Though former Texas Rep. Robert “Beto” O’Rourke was initially treated by the liberal establishment media as a sort of second-coming of former Presidents Barack Obama and John F. Kennedy all rolled into one, those days have passed and the 2020 Democratic presidential primary race hasn’t been particularly good for O’Rourke over the past few months.
That reality apparently has hit home for a major liberal newspaper in Texas, the Houston Chronicle, as its editorial board just published a seemingly begrudging op-ed calling for O’Rourke to drop out of the presidential race and instead stay in Texas to run for the Senate.
El Paso tipping point
The key point for the Chronicle in reaching the decision to call for for O’Rourke to remain in Texas was the manner in which the candidate — who temporarily placed his campaign on hold — reacted to the tragic mass shooting in his hometown of El Paso, in which 22 people were murdered and dozens more were wounded.
The Democrats and national media, as they are wont to do, placed all of the blame for the shooting on President Donald Trump and his purportedly anti-immigrant rhetoric, and O’Rourke certainly didn’t hesitate in joining that trend in a rather blunt and explicit fashion.
Aside from repeatedly referring to the president as being bigoted, racist and xenophobic and responsible for the attack — all but insinuating that Trump loaded the gun and handed it to the shooter — O’Rourke was asked at one point what the president could say or do that would “cool the atmosphere of hate toward immigrants.”
“Um, what do you think? You know the s*** he’s been saying. He’s been calling Mexican immigrants rapists and criminals. I don’t know. … Like, members of the press — what the f***? It’s these questions that you know the answers to,” O’Rourke replied.
Giving Beto a pass
The Chronicle‘s editorial board admitted that such language from a candidate wasn’t normally considered “presidential” and noted that, asterisks notwithstanding, wasn’t appropriate for a Sunday editorial, either.
Nevertheless, the newspaper suggested that the “unscripted” and “human moment” fell into the category of “the art of giving a damn,” and therefore O’Rourke’s coarse language was somehow excused and shouldn’t be deemed “offensive.”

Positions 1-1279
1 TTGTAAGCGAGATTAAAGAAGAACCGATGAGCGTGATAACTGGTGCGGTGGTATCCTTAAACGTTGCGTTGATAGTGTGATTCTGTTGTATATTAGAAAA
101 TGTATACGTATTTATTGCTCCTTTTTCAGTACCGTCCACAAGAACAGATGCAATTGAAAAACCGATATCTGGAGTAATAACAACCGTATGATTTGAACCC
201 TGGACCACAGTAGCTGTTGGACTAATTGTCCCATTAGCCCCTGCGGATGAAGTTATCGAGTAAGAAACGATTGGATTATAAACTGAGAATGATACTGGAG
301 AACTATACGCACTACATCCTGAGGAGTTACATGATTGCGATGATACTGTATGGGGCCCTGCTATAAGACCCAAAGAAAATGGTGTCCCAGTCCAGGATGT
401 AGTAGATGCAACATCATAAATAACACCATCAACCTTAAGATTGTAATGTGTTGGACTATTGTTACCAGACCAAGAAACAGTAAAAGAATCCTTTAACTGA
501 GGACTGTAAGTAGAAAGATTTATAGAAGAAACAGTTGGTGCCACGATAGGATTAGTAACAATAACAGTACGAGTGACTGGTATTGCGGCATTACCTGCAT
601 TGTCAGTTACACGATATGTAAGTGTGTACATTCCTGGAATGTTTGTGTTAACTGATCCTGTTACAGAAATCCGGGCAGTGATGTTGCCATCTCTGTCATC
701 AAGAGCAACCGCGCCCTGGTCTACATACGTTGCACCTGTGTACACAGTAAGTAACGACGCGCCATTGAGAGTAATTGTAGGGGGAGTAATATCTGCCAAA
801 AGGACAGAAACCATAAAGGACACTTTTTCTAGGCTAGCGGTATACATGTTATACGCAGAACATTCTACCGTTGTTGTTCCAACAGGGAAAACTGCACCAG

That, plus other moments when O’Rourke was described as acting like “real people,” prompted the Chronicle to write: “So Beto, if you’re listening: Come home. Drop out of the race for president and come back to Texas to run for senator. The chances of winning the race you’re in now are vanishingly small. And Texas needs you.”
The paper suggested that O’Rourke had run an “inspiring” campaign in 2018 against Republican Sen. Ted Cruz and, though he lost, had nonetheless helped the Democratic Party advance itself in a fairly solidly red state. Now, the paper wants O’Rourke to do the same thing again, only this time with a win against Republican Sen. John Cornyn.
Presidential campaign floundering
Whether O’Rourke could defeat Cornyn remains unclear — even the Chronicle admitted “it wouldn’t be easy” — but it is a veritable certainty that O’Rourke has essentially no chance whatsoever of earning the Democratic Party’s presidential nomination in 2020.
Indeed, according to the RealClearPolitics average of polls, O’Rourke is currently ranked in a distant sixth place among the top candidates, clearly in the third tier with a mere 2.8% support, down from a high water mark of 9.5% in early April. The Chronicle is right to tell O’Rourke to drop out of the presidential race and stay in Texas, though we on the right would also prefer he leave politics altogether, rather than again run for the Senate.